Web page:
Bayer clamps down on GM rice protest in India

| 13th July 2009
Rice fields in India
Protests in India against genetically modified rice have led to Bayer Bio Sciences pressing charges against 35 people
Campaigners in India are facing charges including trespassing and criminal intimidation following a protest last month against genetically modified rice being trialled by Bayer BioScience
 

Pharmaceuticals giant Bayer BioScience is pressing charges against protesters in India following an anti-GM demonstration last month.

Thirty-five individuals were arrested on 22 June after five Greenpeace volunteers cordoned off a field of GM rice in the village of Chinna Kanjarla, Hyderabad, planting scarecrows and ‘biohazard’ signs.

The charges include trespassing, causing damage and 'criminal intimidation'. Some of those arrested included members of the public and press. Greenpeace claims the field trial is a violation of an assurance it received from Bayer in 2004 that GM research in India had been halted.

‘[The charges are] clearly a move to silence any opposition to the unrestrained release of risky GM crops into our food chain,’ said Jai Krishna, sustainable agriculture campaigner with Greenpeace India.

‘Citizens have the right to protest against unhealthy and hazardous GM food trials. If disobeying the law can stop GM rice from contaminating our rich rice biodiversity then so be it, we will do it again. The rights of farmers to save their seeds and the rights of consumers to have safe food is more important than a company’s profits.’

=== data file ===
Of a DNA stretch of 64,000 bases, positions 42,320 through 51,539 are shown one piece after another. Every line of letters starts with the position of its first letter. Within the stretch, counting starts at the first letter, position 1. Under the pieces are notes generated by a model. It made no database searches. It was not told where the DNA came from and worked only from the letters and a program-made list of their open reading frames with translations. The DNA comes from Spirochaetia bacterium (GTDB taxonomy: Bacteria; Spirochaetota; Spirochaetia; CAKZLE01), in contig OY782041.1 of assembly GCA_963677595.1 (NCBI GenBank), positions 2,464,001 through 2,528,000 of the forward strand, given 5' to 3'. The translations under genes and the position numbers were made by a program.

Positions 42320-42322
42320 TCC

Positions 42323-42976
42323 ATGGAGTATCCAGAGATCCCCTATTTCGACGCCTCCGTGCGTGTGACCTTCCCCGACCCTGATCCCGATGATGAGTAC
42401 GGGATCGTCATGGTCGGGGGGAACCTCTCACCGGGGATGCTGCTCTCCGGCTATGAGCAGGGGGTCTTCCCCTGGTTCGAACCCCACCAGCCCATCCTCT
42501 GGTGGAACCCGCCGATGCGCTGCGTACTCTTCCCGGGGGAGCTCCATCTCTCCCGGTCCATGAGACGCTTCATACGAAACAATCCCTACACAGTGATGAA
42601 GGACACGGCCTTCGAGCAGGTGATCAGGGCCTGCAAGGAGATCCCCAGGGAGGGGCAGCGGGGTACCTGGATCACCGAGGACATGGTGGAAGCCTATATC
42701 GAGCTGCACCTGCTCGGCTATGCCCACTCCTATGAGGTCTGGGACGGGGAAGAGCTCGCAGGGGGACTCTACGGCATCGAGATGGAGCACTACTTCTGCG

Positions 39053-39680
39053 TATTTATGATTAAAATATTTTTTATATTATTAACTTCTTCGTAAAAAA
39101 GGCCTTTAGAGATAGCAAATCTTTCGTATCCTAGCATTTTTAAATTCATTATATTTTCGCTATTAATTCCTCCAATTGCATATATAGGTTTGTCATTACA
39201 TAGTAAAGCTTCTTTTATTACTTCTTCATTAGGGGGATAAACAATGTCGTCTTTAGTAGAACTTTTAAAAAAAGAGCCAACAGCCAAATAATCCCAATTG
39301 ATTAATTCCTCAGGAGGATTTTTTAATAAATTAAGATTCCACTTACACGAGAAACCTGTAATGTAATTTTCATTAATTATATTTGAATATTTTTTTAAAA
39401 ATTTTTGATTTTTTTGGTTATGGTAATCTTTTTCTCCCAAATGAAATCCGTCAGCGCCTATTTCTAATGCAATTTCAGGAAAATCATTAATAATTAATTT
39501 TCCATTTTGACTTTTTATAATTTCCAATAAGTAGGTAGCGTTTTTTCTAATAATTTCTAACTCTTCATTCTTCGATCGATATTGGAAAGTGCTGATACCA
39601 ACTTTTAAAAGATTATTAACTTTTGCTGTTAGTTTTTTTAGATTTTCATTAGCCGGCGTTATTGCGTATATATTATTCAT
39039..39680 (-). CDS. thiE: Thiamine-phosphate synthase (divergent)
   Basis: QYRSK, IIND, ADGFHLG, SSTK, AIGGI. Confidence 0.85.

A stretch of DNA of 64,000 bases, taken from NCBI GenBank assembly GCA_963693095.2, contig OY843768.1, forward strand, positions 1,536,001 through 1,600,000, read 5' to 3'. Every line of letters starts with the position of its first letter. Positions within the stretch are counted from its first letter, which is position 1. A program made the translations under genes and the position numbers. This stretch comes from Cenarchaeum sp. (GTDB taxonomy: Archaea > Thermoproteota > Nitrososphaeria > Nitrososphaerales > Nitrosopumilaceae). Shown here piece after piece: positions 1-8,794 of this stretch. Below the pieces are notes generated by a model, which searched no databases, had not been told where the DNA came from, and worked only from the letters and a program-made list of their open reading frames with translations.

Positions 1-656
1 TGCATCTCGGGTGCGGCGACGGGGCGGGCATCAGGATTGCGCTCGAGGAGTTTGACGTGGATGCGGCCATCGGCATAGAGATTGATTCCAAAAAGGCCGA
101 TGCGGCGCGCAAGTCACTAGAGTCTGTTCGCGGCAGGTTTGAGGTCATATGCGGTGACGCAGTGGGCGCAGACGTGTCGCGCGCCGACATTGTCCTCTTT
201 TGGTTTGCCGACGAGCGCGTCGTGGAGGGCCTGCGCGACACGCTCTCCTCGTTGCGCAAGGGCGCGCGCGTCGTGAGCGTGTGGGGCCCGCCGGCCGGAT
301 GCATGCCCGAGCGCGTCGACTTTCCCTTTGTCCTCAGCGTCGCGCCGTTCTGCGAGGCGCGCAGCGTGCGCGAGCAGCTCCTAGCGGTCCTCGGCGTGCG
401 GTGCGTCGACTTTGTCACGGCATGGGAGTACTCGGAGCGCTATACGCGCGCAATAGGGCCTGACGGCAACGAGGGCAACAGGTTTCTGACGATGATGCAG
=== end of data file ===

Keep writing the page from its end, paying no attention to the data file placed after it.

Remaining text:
With its lax laws on genetic modification, biotech corporations see India as an ideal testing ground for their products.

The Indian government has confirmed plans to release 170 GM varieties in 41 different crops, among them more than 25 varieties of GM rice. Scientists at the University of Caen, France, have already said the release of Bt brinjal (aubergine) should be forbidden, as it ‘present[s] a serious risk for human and animal health’.

Farmers and food campaigners also point to the deaths of hundreds of sheep and goats in Warangal district, thought to have died as a result of eating stalks and leaves from GM cotton.

A further protest outside Patancheru police station today was designed to highlight the issue of GM trials in India.

Actor and activist Amala Akkineni said it was 'an honour to be part of a just battle'.

‘The father of our nation, Mahatma Gandhi led by example and showed that some citizen rights are not to be negotiated,' she said. 'The right to safe food is one of them. We must demand from our government to be responsible and be on the side of citizens. I don’t think anyone in Hyderabad wants GM biriyani.'

Donate

The Ecologist has a formidable reputation built on fifty years of investigative journalism and compelling commentary from writers across the world. Now, as we face the compound crises of climate breakdown, biodiversity collapse and social injustice, the need for rigorous, trusted and ethical journalism has never been greater. This is the moment to consolidate, connect and rise to meet the challenges of our changing world. The Ecologist is owned and published by the Resurgence Trust. Support The Resurgence Trust from as little as £1. Thank you. Donate here